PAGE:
Wednesday, April 11, 2012
William McAloon, 1969-2012
I am deeply, deeply saddened to learn of the death of William McAloon, one of New Zealand's foremost curators and art historians. An old friend. As a writer, you have an imaginary close reader, a person whom, as you write, you envisage reading your writing and commenting favourably or unfavourably on your style and the development of your ideas and your means of expression. William was that person for me. He was, without any possible doubt, the best New Zealand art writer of our generation. He set a standard which I strain to meet and of which I am always conscious. We were at university together in Christchurch in the 1980s, and there was a time when he would read what I'd written and critique it for me; and even now, as I write, I still imagine his snort and his slow grin and the raise of a sardonic eyebrow as he'd put the pages down.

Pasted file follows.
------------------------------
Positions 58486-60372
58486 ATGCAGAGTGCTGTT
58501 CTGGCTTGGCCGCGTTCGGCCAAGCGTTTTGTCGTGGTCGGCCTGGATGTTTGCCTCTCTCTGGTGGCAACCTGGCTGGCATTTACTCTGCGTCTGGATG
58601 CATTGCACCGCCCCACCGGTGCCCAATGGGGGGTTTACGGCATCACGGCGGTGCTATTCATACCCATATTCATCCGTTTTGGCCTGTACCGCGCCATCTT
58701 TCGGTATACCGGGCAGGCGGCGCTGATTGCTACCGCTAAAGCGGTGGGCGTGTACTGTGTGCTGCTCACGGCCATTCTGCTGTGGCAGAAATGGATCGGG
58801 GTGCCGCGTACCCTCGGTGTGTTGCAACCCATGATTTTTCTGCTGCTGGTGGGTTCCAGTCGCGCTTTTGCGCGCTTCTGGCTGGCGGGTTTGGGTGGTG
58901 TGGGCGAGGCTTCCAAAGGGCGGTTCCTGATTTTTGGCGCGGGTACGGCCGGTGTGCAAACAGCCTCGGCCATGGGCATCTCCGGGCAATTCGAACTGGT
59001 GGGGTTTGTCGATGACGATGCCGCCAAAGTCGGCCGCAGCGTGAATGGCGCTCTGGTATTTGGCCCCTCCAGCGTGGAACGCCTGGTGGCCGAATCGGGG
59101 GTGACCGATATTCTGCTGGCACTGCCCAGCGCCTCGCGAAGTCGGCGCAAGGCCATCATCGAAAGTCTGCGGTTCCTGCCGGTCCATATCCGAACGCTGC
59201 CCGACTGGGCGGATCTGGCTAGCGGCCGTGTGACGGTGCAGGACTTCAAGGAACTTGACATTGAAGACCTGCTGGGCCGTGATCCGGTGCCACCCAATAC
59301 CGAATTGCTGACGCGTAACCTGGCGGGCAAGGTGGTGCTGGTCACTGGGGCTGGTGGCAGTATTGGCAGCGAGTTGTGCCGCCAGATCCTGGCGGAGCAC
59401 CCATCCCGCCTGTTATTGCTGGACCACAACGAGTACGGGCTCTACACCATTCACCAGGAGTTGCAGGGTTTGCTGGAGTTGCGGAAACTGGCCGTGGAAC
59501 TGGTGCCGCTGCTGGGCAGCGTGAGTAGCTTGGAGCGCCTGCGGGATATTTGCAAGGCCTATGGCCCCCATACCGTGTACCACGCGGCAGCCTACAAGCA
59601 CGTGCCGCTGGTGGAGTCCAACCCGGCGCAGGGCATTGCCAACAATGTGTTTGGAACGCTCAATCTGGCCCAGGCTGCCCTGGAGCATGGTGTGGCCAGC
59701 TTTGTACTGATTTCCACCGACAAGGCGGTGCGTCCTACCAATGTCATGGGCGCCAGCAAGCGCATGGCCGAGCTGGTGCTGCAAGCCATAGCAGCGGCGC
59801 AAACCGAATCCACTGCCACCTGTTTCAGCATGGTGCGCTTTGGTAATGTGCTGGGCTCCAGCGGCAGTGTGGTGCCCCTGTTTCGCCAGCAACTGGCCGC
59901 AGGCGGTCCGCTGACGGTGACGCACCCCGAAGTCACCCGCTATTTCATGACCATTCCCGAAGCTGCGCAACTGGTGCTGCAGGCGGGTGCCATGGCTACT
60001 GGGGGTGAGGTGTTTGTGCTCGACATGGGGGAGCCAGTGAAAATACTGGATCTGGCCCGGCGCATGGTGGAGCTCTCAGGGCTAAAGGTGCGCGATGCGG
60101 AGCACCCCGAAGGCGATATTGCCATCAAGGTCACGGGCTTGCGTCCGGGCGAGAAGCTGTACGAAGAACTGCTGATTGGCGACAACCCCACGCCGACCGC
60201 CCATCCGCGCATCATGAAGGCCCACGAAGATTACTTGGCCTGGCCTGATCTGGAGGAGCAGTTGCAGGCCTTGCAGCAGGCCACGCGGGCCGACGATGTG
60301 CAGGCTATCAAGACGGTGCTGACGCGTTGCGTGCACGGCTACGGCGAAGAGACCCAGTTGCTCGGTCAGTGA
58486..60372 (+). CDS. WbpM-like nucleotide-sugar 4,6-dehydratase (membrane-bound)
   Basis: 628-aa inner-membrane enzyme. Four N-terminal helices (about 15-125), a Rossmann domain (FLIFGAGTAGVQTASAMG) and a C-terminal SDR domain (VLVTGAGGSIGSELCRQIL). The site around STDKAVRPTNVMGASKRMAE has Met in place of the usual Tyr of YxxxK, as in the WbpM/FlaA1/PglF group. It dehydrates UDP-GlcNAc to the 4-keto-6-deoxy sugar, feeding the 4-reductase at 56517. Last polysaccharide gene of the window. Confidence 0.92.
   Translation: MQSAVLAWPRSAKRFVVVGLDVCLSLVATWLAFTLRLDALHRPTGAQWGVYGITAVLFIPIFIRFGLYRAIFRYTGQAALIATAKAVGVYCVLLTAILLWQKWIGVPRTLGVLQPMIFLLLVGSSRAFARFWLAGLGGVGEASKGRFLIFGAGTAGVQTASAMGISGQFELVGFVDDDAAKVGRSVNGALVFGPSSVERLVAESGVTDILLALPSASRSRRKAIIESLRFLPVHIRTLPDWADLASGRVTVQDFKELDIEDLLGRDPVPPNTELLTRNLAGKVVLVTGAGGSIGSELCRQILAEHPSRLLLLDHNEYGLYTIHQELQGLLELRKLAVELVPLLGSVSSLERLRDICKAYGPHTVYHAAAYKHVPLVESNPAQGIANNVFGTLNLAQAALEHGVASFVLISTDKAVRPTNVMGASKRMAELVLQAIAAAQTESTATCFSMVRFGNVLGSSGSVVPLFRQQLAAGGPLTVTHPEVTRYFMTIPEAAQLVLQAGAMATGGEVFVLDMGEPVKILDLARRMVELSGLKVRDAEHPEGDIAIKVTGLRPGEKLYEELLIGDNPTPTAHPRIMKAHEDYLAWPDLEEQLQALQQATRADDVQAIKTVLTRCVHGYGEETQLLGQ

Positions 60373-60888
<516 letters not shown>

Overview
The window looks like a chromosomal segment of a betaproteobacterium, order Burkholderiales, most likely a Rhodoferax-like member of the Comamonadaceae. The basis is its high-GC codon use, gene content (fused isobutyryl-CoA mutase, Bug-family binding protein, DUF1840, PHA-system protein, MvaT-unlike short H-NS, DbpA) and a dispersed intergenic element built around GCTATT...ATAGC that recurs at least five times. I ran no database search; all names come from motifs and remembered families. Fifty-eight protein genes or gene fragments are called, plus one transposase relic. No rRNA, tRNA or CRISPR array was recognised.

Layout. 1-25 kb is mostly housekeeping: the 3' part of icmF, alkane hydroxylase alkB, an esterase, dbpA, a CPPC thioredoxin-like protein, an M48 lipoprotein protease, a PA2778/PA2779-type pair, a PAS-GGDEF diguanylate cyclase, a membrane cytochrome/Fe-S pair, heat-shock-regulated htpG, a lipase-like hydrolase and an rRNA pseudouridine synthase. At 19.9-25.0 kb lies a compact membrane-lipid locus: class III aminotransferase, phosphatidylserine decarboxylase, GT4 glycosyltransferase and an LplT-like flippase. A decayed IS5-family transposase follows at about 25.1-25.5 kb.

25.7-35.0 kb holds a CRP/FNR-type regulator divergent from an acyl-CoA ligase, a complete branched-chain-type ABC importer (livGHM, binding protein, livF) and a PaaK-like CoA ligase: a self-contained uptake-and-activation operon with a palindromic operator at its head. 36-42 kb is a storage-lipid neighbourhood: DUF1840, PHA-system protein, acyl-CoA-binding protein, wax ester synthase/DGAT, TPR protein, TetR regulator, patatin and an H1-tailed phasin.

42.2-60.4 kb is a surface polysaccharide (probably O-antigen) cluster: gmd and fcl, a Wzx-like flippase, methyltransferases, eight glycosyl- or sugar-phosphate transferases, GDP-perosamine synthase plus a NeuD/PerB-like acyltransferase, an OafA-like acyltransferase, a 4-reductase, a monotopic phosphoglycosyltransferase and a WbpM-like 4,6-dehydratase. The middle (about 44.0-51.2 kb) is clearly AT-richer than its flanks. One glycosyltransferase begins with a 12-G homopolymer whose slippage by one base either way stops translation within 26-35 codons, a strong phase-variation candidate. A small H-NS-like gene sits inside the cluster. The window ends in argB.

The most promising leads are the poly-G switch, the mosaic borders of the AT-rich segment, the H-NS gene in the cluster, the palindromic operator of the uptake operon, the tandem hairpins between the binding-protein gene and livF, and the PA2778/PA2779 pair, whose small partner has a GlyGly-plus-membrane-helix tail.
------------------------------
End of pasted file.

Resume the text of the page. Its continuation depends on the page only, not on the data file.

At the end of the introduction to his biggest book, Art at Te Papa (2009), he wrote that the national art collection is a treasure, which enriches our present and remains a challenge for the future. With William's untimely death, the New Zealand art world has lost one of its most well-informed and quick-witted critics and historians. The work that he has left behind enriches our cultural history; and its intellectual standard remains a challenge for our future.